The most famous Spanish wine is without doubt Rioja, but that does not mean that the delicious Rioja Brand Wines are all that the sunny Spanish wine yards has to offer.
He said: “The biggest progress is in the country’s white wines which are wonderfully clean, fruity and very appealing".
“To celebrate this The Society will be making its first offer exclusively of Spanish whites in the summer, which will include Galicia, Rueda and the Mediterranean,” he added.
Also resonating with The Society’s customers are some of “Europe’s very best reds” from Spain, according to Mansour.
He said: “The choice from Rioja is outstanding at the moment thanks to a string of brilliant vintages, but perhaps more exciting are the wines from lesser-known regions which offer the wine drinker authentic Spanish flavour at unbeatable prices.
“Navarra is making some of the best wines in its history. At under £7, we think these are amongst Europe’s very best reds, which offer real character and drinkability for the price.”
Meanwhile, Alsace sales at The Wine Society have been affected as a result of the recession, as Alsace buyer Marcel Orford-Williams (pictured left, with Etienne Hugel of Hugel & Fils) told the drinks business at last week’s Wine Society Alsace tasting in Lewes.
He said: “Alsace has suffered a bit at the lower [price] end, but people who buy Faller will always buy Faller,” referring to Domaine Weinbach’s wines.
However, undeterred by the reigning-in of discretionary spending on wine, Orford-Williams concluded on a positive note, saying that the company's Alsace tasting 10 years ago would have been nowhere near as busy as last week’s tasting.
He said: “People are going to Alsace more and more, tourism is important for improving its wines’ recognition, for example, people stop off on the way to go skiing in Italy.”
Alsace was recently voted as one of the top 10 regions to visit in 2010 by Travel and Tours Lonely Planet’s Best in Travel 2010 list
Spain kicks off with Optimism at ProWein 2010
Spain is featured at ProWein 2010 with a wide range of wines. Generating interest will be the many wines from Levante that will be available for tasting at the joint stands. This native Spanish variety Monastrell (known in France as Mouvèdre) is proving to be a key quality driver for a new generation of red wines that convince consumers with their fruity exuberance and appealing softness plus often moderate to very reasonable prices. Forming the traditional focus here will be exhibitors from Castile & León who will be presenting a significant number of new wines. Particular attention should be paid here to the still largely unknown appellations Arlanza, Arribes, Tierra de León and Tierra del Vino de Zamora. These new quality wine-growing areas granted official D.O. status only in 2007 will be presenting more wines than ever this year. Another tasting zone likely to prove rewarding is the highly acclaimed Priorato whose cool 2007 vintage did the warm region good. However, visitors should not limit themselves to this one renowned Catalan appellation. In the last few years its little neighbour Montsant has made prodigious progress on the quality front and with its full red wines is now an ideal alternative, especially also in terms of its convincing price structure.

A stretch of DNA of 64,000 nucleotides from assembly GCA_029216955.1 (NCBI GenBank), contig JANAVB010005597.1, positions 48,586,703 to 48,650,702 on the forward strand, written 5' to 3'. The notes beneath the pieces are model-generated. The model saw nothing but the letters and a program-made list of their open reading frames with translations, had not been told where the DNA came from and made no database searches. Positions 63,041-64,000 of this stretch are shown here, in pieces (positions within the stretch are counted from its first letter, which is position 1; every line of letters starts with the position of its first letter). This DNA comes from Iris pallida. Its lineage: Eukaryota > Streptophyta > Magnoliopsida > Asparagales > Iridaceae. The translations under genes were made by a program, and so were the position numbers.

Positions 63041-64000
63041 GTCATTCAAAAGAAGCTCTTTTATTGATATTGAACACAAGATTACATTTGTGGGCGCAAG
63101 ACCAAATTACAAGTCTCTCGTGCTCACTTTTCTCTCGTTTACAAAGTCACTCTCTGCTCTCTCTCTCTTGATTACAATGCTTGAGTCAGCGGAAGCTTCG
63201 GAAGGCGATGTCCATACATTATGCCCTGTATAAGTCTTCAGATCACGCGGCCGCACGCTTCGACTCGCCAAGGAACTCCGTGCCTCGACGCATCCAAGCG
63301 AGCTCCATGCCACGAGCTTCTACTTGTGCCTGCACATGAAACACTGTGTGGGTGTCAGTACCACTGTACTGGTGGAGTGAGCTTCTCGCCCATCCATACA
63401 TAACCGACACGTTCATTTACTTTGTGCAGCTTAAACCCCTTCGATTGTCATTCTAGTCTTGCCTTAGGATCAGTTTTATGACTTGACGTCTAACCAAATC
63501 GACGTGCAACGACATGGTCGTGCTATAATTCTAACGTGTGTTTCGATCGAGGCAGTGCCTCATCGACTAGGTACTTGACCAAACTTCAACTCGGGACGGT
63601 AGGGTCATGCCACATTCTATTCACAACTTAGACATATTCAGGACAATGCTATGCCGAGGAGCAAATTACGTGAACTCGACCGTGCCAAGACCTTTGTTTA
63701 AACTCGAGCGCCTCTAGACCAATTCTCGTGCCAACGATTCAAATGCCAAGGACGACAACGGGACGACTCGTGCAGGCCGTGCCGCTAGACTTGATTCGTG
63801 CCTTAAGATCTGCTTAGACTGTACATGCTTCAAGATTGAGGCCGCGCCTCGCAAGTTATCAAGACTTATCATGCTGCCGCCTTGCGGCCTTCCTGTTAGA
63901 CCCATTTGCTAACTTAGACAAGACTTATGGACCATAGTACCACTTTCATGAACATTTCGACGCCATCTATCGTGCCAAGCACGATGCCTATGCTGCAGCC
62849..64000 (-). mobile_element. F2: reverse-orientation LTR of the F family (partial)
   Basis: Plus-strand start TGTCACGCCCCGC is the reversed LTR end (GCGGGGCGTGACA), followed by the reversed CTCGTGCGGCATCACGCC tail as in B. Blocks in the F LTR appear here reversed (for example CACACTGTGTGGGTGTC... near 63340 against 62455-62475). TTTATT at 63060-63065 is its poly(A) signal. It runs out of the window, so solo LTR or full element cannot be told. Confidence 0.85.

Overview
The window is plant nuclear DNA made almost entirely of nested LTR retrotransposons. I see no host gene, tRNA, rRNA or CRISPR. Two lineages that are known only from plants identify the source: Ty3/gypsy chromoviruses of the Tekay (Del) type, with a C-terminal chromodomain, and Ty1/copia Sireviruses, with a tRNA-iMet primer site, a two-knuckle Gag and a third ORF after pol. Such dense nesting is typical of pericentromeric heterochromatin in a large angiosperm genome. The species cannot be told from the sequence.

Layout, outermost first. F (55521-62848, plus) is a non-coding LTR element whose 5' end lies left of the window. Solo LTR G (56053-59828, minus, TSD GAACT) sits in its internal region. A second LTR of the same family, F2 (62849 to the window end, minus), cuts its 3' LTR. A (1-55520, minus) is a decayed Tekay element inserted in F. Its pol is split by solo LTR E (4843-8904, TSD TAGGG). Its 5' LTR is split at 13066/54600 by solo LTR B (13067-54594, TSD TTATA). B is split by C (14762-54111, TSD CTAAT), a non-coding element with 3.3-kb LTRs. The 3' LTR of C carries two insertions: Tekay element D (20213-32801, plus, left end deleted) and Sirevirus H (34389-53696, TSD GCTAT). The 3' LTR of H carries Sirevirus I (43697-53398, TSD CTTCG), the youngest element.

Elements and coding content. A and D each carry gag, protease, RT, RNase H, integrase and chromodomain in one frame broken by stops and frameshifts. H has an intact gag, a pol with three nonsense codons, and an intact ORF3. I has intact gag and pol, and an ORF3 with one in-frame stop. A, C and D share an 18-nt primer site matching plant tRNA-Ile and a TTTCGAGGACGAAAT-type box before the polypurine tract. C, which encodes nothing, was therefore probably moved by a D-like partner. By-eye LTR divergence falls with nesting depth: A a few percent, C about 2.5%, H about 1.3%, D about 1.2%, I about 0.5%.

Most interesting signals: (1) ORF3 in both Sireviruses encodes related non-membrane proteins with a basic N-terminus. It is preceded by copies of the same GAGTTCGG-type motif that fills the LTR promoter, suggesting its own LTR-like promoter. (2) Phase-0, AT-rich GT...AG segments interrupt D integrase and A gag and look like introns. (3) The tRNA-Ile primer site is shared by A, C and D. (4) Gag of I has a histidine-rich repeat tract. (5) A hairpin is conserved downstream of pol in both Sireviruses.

In the light of this vintage the Andalusian range also promises to generate interest. Still going unnoticed by the general public significant progress has been made in the interior of Andalusia. An impressive number of wine growers are now producing remarkably “normal” table wines very far from the classics from Jerez, Málaga and Montilla with the focus here on reds cultivated using modern methods.